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Produced, edited, and copyrighted by
Professor Brent S. Rushall, San Diego State University
Volume 6, Number 1: January 1, 2000

Dives are important in racing. There have been introductions of spurious features of racing dives over the past 20 years. Most of them contribute to poorer starts.

A high dive will make a swimmer go deeper upon entry and therefore, the swimmer will cover more vertical distance to get to the surface. Covering that extra distance costs time. Dives that feature kicks in the air, piking at the hips, and all other movements do not affect the path of the center of gravity. All they usually do is make the entry less efficient. Once a swimmer is in the air the trajectory of the center of gravity is set and cannot be changed by any body movements.

The features of a "proper dive" are as follows.

  1. Before the feet leave the blocks, the swimmer should be stretched straight (fully extended) so the center of gravity is as far as possible from the block. A spear-like position should be achieved by placing as much emphasis as possible on streamlining in the air. This should produce the longest dive.
  2. The entry into the water should be as far away from the blocks as possible. This should be one of the principal aims of the dive.
  3. The entry should be with as little splash as possible (the arms should bore a hole in the water and the rest of the body should go through that hole). This will minimize the frontal resistance as well as reduce wave resistance produced by the swimmer. The bigger the splash, the worse the dive because energy will be used to move water rather than propel the swimmer through the water.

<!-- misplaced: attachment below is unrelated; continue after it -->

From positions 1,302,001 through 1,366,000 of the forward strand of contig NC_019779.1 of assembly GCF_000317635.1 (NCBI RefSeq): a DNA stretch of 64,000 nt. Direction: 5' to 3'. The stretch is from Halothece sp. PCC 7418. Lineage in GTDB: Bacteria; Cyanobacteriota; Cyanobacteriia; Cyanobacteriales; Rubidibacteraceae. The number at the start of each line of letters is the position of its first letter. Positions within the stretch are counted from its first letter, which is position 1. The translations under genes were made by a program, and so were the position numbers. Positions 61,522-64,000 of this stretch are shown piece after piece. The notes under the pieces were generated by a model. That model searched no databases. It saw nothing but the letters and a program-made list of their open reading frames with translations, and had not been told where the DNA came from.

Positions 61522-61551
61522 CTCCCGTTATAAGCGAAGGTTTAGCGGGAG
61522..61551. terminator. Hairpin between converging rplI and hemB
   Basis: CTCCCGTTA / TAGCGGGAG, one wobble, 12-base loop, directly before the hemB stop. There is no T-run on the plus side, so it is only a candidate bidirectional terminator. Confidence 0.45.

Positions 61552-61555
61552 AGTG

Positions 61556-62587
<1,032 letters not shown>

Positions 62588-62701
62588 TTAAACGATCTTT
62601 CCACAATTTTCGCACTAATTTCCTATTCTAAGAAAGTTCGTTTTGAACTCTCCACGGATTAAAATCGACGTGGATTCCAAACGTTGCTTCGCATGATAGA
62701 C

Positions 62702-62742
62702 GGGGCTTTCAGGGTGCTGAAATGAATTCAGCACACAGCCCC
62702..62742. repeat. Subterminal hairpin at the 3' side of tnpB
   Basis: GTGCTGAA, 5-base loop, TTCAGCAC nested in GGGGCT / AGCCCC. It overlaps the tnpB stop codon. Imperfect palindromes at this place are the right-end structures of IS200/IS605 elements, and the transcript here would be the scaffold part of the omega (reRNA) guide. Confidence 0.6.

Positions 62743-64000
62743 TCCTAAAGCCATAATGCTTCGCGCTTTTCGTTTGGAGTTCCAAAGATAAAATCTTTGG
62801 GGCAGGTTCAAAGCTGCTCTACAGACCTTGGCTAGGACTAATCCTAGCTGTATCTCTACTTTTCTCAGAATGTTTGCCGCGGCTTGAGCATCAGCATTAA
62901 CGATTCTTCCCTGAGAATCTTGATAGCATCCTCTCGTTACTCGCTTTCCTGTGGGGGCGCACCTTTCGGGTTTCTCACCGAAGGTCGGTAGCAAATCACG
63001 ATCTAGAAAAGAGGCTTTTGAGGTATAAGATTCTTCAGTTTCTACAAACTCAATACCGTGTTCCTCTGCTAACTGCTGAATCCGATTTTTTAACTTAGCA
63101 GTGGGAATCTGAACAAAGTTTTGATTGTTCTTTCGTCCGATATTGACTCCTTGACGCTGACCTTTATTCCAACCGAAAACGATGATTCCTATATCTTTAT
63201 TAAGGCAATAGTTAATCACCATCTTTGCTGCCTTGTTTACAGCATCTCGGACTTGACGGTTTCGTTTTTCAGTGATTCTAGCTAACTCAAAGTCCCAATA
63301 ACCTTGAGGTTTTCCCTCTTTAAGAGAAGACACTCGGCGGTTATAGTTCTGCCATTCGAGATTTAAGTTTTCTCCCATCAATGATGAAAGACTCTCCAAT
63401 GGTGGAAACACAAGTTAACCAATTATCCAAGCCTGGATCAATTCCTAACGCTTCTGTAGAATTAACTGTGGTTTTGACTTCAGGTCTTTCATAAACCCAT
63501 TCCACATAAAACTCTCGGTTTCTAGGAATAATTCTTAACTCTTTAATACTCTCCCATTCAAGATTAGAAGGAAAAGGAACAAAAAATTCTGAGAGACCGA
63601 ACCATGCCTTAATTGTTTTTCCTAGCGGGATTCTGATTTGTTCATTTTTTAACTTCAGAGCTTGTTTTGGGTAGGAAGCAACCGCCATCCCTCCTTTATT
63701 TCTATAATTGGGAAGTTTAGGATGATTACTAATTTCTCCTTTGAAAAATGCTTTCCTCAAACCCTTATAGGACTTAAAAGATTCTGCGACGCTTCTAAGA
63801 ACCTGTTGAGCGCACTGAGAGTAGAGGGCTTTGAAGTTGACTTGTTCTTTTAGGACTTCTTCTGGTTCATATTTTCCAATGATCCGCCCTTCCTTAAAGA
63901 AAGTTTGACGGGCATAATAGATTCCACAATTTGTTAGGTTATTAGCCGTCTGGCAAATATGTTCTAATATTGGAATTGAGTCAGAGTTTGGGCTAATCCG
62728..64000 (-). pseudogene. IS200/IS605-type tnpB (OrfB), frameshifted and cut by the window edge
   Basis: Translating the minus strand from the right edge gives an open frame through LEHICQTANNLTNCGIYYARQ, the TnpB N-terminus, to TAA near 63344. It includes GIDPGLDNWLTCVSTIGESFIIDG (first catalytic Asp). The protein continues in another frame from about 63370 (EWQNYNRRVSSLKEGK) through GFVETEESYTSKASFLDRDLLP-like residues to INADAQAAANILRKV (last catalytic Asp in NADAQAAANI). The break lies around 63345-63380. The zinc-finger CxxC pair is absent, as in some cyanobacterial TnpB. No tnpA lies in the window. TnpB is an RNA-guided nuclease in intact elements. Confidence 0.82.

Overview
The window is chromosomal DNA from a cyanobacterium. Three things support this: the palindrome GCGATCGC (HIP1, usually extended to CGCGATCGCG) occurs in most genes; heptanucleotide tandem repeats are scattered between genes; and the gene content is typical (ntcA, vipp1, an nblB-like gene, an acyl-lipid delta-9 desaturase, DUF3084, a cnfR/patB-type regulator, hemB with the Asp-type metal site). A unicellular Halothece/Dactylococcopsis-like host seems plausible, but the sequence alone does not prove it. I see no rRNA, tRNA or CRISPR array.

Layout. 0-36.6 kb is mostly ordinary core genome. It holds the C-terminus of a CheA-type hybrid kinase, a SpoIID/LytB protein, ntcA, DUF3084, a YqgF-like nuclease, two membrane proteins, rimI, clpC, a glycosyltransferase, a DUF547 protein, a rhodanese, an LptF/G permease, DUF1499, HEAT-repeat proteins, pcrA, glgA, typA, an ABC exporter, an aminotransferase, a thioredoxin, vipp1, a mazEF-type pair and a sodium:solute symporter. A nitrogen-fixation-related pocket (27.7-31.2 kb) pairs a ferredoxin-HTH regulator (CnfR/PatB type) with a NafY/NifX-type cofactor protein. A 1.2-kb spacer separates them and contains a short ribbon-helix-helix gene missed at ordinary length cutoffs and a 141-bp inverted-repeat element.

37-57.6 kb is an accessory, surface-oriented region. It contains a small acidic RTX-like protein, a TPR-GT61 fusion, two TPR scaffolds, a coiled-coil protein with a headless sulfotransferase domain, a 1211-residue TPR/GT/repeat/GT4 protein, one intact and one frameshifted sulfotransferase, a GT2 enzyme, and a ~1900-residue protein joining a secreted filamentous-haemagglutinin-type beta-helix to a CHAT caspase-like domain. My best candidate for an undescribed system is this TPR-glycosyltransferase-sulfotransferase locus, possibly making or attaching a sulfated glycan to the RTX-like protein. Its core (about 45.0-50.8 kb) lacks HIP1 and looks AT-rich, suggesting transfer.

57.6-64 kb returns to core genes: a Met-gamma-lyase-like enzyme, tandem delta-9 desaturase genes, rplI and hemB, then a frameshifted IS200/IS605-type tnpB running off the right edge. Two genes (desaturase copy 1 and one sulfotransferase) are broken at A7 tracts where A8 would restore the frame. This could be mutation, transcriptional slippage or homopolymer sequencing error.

4. The entry angle should be such that it allows the greatest horizontal distance to be covered at the fastest speed. While other swimmers might be going deep and then having to come up to the surface, a good swimmer should be optimizing travel towards the other end of the pool.
  5. Follow any dive in crawl stroke with from 3-6 of the fastest possible double-leg kicks. The arms, head, and torso should be stationary while doing these kicks. The kicking action should start below the torso. The face should look down so that the top of the head bores forward even though it is between the upper arms.
  6. Avoid sudden changes of the trajectory path underwater. Rising to the surface should follow a smooth and gradual path. While following the trajectory curve, it is helpful to curve the body to align with the path rather than holding it rigidly straight.
  7. Time surfacing with when the velocity of the dive declines and reaches swimming velocity. Most swimmers, and in particular breaststrokers, stay under water too long. Other than in breaststroke, arm stroking should begin before a breath is taken.
  8. A good dive will have minimal bubbles dragged underwater. The greater the amount of bubbles, the greater is the drag/resistance on the swimmer.

A simple dive that will help a swimmer to get to 15 m fastest will be the best dive.

  • Following is a picture of an Olympic finalist underwater after a dive. The resistance created by her physical features and a sudden change in direction can be seen by the bubbles and drag turbulence that follows her. This is not a good follow-through.

    What is the best foot placement on the blocks? A recent study has shown that a track start is better than a grab start (Juergens, Rose, Smith, & Calder, 1999). Previous research has not been definitive on this topic because swimmers are best at the start they have practiced most (Gambrel, Blanke, Thigpen, & Mellion, 1991). When teaching new or developing swimmers to start, the track start is preferred to the double-leg or "grab" start. If a swimmer wants to change from a grab start, introduce the track start as soon as possible and practice it more than usual so that it will become the dominant movement pattern for starting.


    1. Gambrel, D. W., Blanke, D., Thigpen, K., & Mellion, M. B. (1991). A biomechanical comparison of two relay starts in swimming. Journal of Swimming Research, 7, 5-9.
    2. Juergens, C. A., Rose, D. J., Smith, G. A., & Calder, C. A. (1999). A kinetic and kinematic comparison of the grab and track starts in competitive swimming. Medicine and Science in Sports and Exercise, 31(5), Supplement abstract 616.
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